The Whims of War

Brian Lowry is a Times staff writer

Born within days of each other, the WB and UPN networks have at times behaved like squabbling children--name-calling and roughhousing, trying to claim the best affiliated stations or largest share of the viewing pie.

Yet while each network will celebrate its fifth birthday in the middle of January, the milestone marks a more significant signpost for the television industry, a business shifted on its axis during the 1990s and whose prospects often appear as precarious as a toddler’s whims.

Much of the last decade’s tumult has stemmed from the elimination of federal rules that kept networks from distributing the programs they broadcast. Phasing out those guidelines cleared the way for a spate of mergers--such as Disney’s gloved hands grabbing up ABC--as well as the launch of studio-backed networks, following the trail blazed by Fox.


The WB has generally gotten the better of UPN in their skirmish, which has contributed to dilution of the existing talent pool and further splintering of the audience.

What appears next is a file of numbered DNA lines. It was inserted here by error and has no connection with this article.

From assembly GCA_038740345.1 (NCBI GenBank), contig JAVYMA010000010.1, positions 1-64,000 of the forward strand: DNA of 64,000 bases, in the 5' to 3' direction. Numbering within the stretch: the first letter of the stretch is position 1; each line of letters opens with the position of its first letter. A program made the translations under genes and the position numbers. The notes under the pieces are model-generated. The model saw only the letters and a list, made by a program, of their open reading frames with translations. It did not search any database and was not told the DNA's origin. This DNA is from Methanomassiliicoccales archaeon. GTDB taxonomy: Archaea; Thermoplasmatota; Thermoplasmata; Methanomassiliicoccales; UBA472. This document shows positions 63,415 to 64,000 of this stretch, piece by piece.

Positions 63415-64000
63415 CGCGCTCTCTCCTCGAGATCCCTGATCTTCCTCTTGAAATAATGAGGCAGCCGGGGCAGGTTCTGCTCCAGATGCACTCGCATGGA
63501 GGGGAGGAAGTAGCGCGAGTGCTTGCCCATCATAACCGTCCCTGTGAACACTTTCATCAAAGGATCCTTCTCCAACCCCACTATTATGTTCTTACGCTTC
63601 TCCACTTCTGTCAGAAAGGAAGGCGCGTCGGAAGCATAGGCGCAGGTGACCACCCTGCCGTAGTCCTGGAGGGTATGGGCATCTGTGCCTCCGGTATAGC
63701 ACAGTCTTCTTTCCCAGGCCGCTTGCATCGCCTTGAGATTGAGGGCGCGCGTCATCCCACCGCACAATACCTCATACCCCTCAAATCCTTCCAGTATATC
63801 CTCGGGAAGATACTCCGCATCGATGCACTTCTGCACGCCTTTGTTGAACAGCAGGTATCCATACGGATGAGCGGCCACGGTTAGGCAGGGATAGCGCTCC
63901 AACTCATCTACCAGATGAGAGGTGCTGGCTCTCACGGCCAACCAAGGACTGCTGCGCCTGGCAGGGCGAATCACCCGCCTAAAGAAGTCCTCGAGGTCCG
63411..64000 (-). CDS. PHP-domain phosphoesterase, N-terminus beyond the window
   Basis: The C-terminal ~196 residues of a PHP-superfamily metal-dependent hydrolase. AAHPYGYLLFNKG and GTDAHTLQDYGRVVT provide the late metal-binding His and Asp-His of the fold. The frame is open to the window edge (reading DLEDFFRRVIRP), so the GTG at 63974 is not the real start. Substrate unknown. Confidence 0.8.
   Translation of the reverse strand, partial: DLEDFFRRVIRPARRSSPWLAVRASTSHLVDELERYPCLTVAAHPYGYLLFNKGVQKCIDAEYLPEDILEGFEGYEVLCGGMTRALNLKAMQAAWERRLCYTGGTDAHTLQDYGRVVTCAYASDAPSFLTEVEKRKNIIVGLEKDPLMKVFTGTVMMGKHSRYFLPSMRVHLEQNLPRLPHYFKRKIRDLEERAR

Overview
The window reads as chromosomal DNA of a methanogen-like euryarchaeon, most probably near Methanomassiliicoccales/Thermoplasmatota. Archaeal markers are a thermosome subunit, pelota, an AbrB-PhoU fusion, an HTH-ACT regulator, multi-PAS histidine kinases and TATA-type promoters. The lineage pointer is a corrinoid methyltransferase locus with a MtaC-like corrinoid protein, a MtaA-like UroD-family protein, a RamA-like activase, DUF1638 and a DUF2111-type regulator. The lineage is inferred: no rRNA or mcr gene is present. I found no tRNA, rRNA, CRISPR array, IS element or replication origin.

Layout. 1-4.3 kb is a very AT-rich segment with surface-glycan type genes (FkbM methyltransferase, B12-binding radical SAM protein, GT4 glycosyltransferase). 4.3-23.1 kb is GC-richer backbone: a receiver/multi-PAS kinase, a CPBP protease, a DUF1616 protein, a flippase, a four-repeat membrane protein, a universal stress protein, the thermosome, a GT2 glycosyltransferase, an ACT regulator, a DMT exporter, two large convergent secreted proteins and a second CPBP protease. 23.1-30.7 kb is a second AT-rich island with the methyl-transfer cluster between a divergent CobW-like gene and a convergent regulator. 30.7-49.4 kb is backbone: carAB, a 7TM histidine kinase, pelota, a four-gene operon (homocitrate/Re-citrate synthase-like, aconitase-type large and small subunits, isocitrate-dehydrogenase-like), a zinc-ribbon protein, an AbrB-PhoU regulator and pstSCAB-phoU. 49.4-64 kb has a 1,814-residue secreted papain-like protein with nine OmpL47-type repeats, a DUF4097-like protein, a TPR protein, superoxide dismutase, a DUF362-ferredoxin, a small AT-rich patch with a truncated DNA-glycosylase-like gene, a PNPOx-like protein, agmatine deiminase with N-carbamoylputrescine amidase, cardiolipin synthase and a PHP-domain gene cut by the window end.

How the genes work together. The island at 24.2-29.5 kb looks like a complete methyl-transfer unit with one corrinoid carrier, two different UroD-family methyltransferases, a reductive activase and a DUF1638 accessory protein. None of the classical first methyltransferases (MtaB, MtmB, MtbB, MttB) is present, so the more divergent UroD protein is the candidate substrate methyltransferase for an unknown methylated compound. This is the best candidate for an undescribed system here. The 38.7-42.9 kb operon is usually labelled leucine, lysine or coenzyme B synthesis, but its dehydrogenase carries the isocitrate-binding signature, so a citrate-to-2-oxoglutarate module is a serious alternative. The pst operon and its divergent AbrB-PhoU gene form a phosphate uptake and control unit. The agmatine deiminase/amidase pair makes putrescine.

As is often the case, however, understanding the future begins with a grasp of the past--in this case, an epic tale full of intrigue, feuding and “Star Trek,” starting with Paramount’s plans to become the “fourth network” nearly a quarter-century ago. In fact, long before Fox made its debut in 1986, young executives tried to achieve the same goal at Paramount, whose inability to realize that institutional dream allowed Fox and the WB to become the thriving enterprises they are today.

“The men leading the Paramount Television Service,” as a sales brochure for the venture said, became some of the most influential players in the entertainment industry. They included Barry Diller, then chairman of Paramount Pictures; Michael Eisner, the studio’s president; Richard Frank, its vice president, later president of the Walt Disney Studios; and Mel Harris, currently co-president and chief operating officer of Sony Pictures.